Before you take off…know the health and safety recommendations of the country you’re visiting. Depending on where you’re traveling to, some countries require specific immunizations and vaccines before you can enter the country. When you travel to a foreign place, you’re opening yourself up to being exposed to diseases, infections, and illnesses that your body may never come into contact with in the United States. It is recommended that everyone have their current measles-rubella (MMR) vaccine to keep themselves protected and to also protect those here at home from coming into contact with a person who may unknowingly be a carrier of the measles. If you’re traveling to countries in Africa, Central America, or South America you may need a yellow fever vaccine while typhoid is recommended for those traveling to Asia, Latin America, or Africa. If you’re not sure what may be recommended or required before you travel, head to the CDC website for specific travel information and recommendations on how you can help everyone in your family avoid health concerns (note that not all travel vaccines are carried at every practice and may require a referral to a local travel clinic if required).

When travelling with children…sometimes you have to get creative. Long flights require children to have to stay seated for extended periods of time so traveling with activities (like coloring books, games, toys, etc.) can be helpful in keeping them occupied. If you have the choice in flight options, choose flights that are at night when children can sleep through a good majority of the flight only to wake up when it’s time to land! Be sure to pack bug spray, long pants and sleeves to protect from diseases that are carried by insects (malaria, dengue, West Nile virus, Zika virus, etc.) and lots of sunscreen, for skin cancer protection.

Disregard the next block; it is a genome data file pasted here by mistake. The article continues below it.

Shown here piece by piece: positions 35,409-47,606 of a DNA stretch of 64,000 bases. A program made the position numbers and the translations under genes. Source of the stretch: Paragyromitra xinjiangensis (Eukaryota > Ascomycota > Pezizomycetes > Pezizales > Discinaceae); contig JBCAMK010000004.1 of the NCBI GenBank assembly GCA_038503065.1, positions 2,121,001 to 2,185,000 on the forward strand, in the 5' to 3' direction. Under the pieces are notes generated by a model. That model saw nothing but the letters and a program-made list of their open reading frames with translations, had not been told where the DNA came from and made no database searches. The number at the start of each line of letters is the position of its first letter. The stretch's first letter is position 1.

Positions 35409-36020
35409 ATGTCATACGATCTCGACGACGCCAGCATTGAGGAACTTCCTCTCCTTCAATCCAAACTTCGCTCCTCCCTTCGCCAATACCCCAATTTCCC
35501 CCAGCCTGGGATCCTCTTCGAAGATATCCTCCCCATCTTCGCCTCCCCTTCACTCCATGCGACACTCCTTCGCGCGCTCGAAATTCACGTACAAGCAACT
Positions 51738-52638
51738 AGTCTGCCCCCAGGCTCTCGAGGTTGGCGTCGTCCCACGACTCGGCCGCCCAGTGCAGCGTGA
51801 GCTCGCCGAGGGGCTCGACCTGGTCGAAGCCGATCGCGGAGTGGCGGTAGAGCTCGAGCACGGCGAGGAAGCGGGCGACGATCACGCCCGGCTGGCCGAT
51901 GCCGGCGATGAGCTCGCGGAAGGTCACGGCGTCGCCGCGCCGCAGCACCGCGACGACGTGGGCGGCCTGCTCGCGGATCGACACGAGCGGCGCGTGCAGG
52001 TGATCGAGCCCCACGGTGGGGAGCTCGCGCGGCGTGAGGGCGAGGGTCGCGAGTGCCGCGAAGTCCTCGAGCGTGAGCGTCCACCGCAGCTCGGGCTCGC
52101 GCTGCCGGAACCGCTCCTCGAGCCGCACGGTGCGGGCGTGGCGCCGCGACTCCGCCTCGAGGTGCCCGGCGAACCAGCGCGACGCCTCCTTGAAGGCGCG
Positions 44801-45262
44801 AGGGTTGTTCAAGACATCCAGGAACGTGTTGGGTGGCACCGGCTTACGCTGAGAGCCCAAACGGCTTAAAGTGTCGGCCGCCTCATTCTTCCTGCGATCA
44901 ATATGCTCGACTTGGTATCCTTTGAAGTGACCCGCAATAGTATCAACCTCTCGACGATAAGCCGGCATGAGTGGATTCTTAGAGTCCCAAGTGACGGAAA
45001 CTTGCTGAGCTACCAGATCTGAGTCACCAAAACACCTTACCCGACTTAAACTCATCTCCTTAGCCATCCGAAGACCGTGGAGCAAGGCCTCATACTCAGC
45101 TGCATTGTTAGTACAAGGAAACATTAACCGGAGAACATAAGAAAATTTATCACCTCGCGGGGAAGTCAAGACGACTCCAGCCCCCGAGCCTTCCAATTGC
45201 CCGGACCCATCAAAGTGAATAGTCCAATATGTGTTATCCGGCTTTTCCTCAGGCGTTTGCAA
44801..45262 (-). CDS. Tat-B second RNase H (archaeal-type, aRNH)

When it comes to feeding time, one of the most common illnesses many travelers experience is diarrhea. This can be caused by any number of reasons but some of the most frequent causes of diarrhea are eating raw foods (like fish or undercooked meats), drinking tap water, and consuming foods washed in local water supplies like fruits and vegetables. Stick to hot foods and bottled water if you’re traveling within a developing country or are unfamiliar with the regions local food and safety precautions.

In case of a medical emergency…devise a plan of action in advance outlining how to get proper treatment while you’re abroad. Register your family information through the U.S. Embassy located in the country you’re visiting (this can typically be done online). They’ll be able to assist you during a medical emergency and even notify family and friends back home of any incidences that have occurred. Check with your insurance company for overseas policies in advance and consider travel insurance for extra precaution, if needed. If you or any of your family members are taking medications, be sure to pack them all – and maybe even pack a little extra so you’re not risking having to go without your medications at any point. We like to also suggest packing medication in your carry-on bag, because sometimes luggage can get temporarily misplaced or lost and at least this way, important medications will be with you.